Barely seven years old, a little girl in a small church in Oradea, in the St. Catherine estate started her career: she was playing Mary in the nativity play. Thanks to her stamina she strode confidently up the imaginary rungs of the opera world, until in 2016 she reached the highest possible: in the Metropolitan, New York, she was cast as Musetta in La bohème. Nowadays she accepts fewer roles, but she considers it an exceptional opportunity to appear on stage before a Hungarian audience. An extremely talented soprano, Brigitta Kele sings the leading role in Ferenc Liszt’s oratorio The Legend of St. Elizabeth on the opening night of the Budapest Spring Festival.
Brigitta Kele’s story is a modern fairy-tale, whose roots go all the way back to Transylvania. “My father was a poor tailor’s mate with five children. It was no easy task, but finally I got from the ‘Ér [a river in Romania and Hungary] to the ocean’ as the saying goes” she recounts. No wonder she quotes from the poet Endre Ady: just like him, her life too was greatly influenced by Nagyvárad, how Hungarians call Oradea.
There were five children altogether, the “three sisters” and the twin boys, but only the girls had music in their veins. “My elder sister was a cantor at church, and she was always encouraging me, sometimes demanding that I and my middle sister sing in the church, and actually it was there my career started. I had a considerable repertoire already when I was young, because many classical works are sung during the Catholic services.” She started studying music relatively late, but her zeal and talent helped her over the obstacles: she completed her bachelor’s degree at the Faculty of Music at the University of Oradea, and gained her master’s at the Gheorghe Dima Music Academy in Cluj-Napoca.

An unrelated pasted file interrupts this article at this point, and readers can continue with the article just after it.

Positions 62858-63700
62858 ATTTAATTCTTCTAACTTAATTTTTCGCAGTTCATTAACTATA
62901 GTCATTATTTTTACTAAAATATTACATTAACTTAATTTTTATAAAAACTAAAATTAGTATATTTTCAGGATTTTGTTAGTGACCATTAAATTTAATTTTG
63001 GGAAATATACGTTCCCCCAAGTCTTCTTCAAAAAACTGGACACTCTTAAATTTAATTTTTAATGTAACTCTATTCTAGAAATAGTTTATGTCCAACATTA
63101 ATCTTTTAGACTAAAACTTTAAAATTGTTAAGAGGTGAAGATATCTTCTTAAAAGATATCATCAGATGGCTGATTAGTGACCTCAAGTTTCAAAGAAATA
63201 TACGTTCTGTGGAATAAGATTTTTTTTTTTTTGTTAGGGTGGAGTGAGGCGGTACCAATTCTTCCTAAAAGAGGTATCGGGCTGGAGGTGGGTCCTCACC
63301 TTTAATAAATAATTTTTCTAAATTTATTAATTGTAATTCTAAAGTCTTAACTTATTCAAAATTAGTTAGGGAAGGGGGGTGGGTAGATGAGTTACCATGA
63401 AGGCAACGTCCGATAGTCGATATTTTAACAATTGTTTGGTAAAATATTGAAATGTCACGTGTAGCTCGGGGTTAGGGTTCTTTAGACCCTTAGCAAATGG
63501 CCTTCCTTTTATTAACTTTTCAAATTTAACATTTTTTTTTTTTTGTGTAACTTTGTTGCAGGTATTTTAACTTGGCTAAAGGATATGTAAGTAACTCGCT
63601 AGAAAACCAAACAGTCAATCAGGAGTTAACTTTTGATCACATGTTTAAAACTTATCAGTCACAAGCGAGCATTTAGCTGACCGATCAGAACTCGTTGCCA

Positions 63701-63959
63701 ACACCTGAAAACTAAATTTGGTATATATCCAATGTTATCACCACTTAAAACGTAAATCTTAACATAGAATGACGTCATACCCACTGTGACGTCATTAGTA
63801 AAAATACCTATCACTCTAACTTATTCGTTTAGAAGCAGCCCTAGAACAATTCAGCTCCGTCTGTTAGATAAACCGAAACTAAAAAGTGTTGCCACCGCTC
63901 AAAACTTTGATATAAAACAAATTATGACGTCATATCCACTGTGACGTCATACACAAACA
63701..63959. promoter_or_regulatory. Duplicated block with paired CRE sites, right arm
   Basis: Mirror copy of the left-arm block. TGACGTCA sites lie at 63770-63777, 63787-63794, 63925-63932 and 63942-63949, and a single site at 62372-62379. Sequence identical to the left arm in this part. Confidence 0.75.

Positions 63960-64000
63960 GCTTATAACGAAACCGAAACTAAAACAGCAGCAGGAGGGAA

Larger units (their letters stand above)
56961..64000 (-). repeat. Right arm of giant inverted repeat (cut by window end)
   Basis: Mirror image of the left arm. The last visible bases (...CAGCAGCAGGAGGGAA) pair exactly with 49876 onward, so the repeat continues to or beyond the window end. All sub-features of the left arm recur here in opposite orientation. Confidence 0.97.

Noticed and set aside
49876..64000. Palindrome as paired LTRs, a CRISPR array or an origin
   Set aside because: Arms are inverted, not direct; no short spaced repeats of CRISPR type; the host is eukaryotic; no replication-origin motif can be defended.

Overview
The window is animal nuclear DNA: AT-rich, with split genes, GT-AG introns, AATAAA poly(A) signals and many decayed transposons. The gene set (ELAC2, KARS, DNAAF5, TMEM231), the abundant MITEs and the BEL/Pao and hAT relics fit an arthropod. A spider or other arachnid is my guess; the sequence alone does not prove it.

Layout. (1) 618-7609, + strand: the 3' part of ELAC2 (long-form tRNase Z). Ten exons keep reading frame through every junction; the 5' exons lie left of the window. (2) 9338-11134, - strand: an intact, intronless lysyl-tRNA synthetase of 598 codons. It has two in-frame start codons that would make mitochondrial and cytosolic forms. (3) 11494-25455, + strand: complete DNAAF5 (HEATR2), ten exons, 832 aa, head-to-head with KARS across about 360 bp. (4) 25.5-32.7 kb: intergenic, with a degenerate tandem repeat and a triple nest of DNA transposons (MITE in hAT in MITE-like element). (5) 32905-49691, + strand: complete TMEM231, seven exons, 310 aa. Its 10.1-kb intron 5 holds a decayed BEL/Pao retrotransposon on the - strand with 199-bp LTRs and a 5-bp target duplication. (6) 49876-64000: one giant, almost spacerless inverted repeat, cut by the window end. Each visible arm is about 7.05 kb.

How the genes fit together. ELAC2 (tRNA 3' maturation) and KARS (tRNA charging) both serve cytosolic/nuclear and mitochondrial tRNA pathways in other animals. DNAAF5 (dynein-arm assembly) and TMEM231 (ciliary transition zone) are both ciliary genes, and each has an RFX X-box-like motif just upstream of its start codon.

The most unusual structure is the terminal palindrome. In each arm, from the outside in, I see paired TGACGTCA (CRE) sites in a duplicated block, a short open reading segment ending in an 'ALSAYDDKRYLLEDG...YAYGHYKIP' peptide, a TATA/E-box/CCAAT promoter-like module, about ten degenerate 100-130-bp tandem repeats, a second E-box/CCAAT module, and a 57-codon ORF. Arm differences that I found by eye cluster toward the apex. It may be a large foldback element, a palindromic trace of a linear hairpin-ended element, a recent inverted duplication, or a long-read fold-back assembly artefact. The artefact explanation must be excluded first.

“At the time I was living in Budapest with a friend. We earned money by delivering papers. I thought I would get a job as a freshly graduated singer, but I was so timid and inexperienced that I chose to commute between the two cities.” She finally decided to move to Cluj-Napoca when she gained a place in the chorus of the Hungarian Opera of Cluj-Napoca. She “stood out” in the chorus, as she puts it, and surprisingly quickly got roles in serious pieces. “Beginner singers aren’t usually asked to sing in big operas, though I wasn’t that young, I must have been 25, when I got my first such part.” In spite of this she was perturbed at having started her musical training later than her contemporaries, but in retrospect she is pleased – she thinks she needed the “maturity” school leaving examination too in order for these roles to “find” her.
Colours for Five Lines
Ferenc Liszt was inspired to write The Legend of St. Elizabeth while looking at a series of frescos, but he is not the only composer to be spurred to compose by looking at a work of art. A surprisingly large number of composers are affected by a perceptual phenomenon known as synaesthesia, whereby a stimulation leads to a second kind of sensation. Perhaps the best known example is Mussorgsky’s piano cycle Pictures at an Exhibition, for which the Russian composer was inspired by a posthumous exhibition